With the presidential election just about one year away, U.S. President Joe Biden is in a tough spot. Over the past three years, Biden has been an exceptional politician. He has passed the largest number of important bills since President Lyndon Johnson, helping build America’s national power. Examples include the Infrastructure Investment and Jobs Act, the CHIPS and Science Act and the Inflation Reduction Act.

Thanks to these efforts, the U.S. economy is actually doing better than any other Western country. And yet, his rating is still low. Biden’s Democratic Party won victories in a series of state and local elections a few days ago, but a New York Times presidential poll showed his rating was lower than former President Donald Trump’s in five out of six battleground states that will decide victory in the next presidential election.

The international affairs are also developing less favorably for Biden. After the diplomatic chaos of the Trump administration, Biden has shown leadership by standing with allies to preserve the liberal international order. But the backlash from challengers to the United States is growing serious. In the second year of Russia’s invasion of Ukraine, Ukraine has much trouble fighting back after the U.S. Republican party refused to help Ukraine even amid its difficulties in breaking through Russia’s multiple defense lines. Russian President Vladimir Putin is poised to continue the war at least until the end of 2024. But that will rather accelerate the demise of the Russian empire Putin wants to revive.

To make matters worse, the Israel-Hamas war has erupted. Despite strong U.S. opposition, Israel has entered the Gaza Strip and attacked Hamas, which only raises the potential for a full-scale intervention — and escalation of the war — by Hezbollah.

The question is what Israel will do with Gaza once it has achieved its military objectives. Prime Minister Benjamin Netanyahu announced that Israel will take direct control over the area, but U.S. Secretary of State Antony Blinken made clear that it is unacceptable. As the United States wants Palestinians to participate in the Gaza governance, the U.S. is considering allowing Mahmoud Abbas — the president of the State of Palestine and the Palestinian National Authority (PNA) — to govern the area.

But Abbas is deeply unpopular with the Palestinian people, and the PNA is being criticized for corruption. Eventually, Israel and Palestine will have to coexist as two separate states. But the U.S. has much trouble achieving the goal. Furthermore, countries of the Global South are turning their backs on the U.S. for being too pro-Israel.

Against this backdrop, Biden and Chinese President Xi Jinping will hold a bilateral meeting on the sidelines of the Asia-Pacific Economic Cooperation (APEC) summit in San Francisco on Wednesday. Will the two leaders be able to improve their tense relationship?

China will likely use the summit to lift U.S. technology restrictions on China and encourage U.S. businesspeople to invest in the country. After the summit, Xi is scheduled to host a dinner meeting with U.S. corporate leaders to encourage them to invest in China. This reflects the recent mood in the U.S. business community. According to a Thursday NYT report, 34 percent of the members of the U.S.-China Business Council have either stopped or reduced their investments in China over the past year. Xi wants to rescue the sinking Chinese economy from the deepening concerns about deflation.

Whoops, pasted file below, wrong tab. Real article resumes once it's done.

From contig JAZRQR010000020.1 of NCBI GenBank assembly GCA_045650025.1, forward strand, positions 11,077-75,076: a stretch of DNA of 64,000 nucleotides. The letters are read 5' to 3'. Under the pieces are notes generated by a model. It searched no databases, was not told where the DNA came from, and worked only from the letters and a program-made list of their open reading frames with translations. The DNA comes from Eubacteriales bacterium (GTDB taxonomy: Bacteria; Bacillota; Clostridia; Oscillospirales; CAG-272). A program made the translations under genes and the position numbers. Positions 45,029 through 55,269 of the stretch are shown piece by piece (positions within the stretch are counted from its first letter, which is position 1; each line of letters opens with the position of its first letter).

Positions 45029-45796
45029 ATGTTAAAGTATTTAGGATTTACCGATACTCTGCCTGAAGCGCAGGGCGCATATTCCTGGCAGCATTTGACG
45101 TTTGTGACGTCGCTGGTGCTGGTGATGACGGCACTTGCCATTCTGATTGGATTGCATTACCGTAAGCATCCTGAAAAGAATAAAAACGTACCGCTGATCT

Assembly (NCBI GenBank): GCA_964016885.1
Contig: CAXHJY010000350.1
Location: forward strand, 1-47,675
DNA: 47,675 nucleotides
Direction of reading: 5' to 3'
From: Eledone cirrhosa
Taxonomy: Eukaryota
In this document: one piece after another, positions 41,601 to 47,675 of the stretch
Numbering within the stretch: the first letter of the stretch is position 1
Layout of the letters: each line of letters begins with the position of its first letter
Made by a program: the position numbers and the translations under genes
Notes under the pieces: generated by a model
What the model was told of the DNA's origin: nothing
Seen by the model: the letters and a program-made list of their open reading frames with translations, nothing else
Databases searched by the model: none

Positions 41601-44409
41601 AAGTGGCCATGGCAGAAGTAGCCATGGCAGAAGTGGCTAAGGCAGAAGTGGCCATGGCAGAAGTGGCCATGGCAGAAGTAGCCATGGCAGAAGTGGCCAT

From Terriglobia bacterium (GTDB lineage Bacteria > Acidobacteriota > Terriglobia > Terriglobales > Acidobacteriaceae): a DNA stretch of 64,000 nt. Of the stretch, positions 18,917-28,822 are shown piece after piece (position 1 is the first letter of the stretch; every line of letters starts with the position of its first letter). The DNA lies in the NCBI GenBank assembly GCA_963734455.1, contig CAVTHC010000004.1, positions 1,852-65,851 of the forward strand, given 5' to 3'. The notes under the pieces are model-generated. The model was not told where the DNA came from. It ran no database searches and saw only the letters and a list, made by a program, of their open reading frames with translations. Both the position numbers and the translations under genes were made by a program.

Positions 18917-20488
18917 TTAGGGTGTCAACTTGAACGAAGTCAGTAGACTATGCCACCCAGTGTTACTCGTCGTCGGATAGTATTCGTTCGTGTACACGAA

The United States will likely be interested in establishing communication channels between the two defense ministries, limiting nuclear weapons production, cooperating on Middle East issues, stopping the supply of fentanyl, a potent synthetic opioid drug, into the United States and reaching an agreement on AI regulations. Among these, the most urgent issue is establishing a communication channel between the military authorities of the two countries and creating a safety mechanism so that tensions between the two do not escalate into an armed clash due to misunderstandings or accidents.

And yet, there is much skepticism. The Biden team has been suggesting to China that even when the two countries compete in certain areas, they still can cooperate in others, such as military conflict prevention and environmental issues. But China has refused to accept such proposals. Beijing believes that if it agrees to safeguards to prevent military conflicts, U.S. Navy ships and Air Force fighter jets will feel more comfortable approaching China’s periphery. In fact, China’s fighter jets and warships often approached U.S. ships in the waters too closely.

The summit is unlikely to produce any breakthroughs that will help stabilize the military standoff between the two countries. Rather than fundamentally improving the relationship, Beijing likely wants to ease its immediate economic woes and buy its time while weakening the U.S.’s technology restrictions on China and wait until next year’s U.S. presidential election.

The political fate of Biden in this perilous situation will be decided in the U.S. presidential election next November.

The results of the election will determine not only the situation on the Korean Peninsula but also the future of the world order. In that sense, the year 2024 will be as important as 1945 or 1991. There will be many sleepless nights for Korea in the year ahead.


* The view expressed herein was published on November 13 in the Korea JoongAng Daily and does not necessarily reflect the views of the Asan Institute for Policy Studies.

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Yoon Young-kwan
Yoon Young-kwan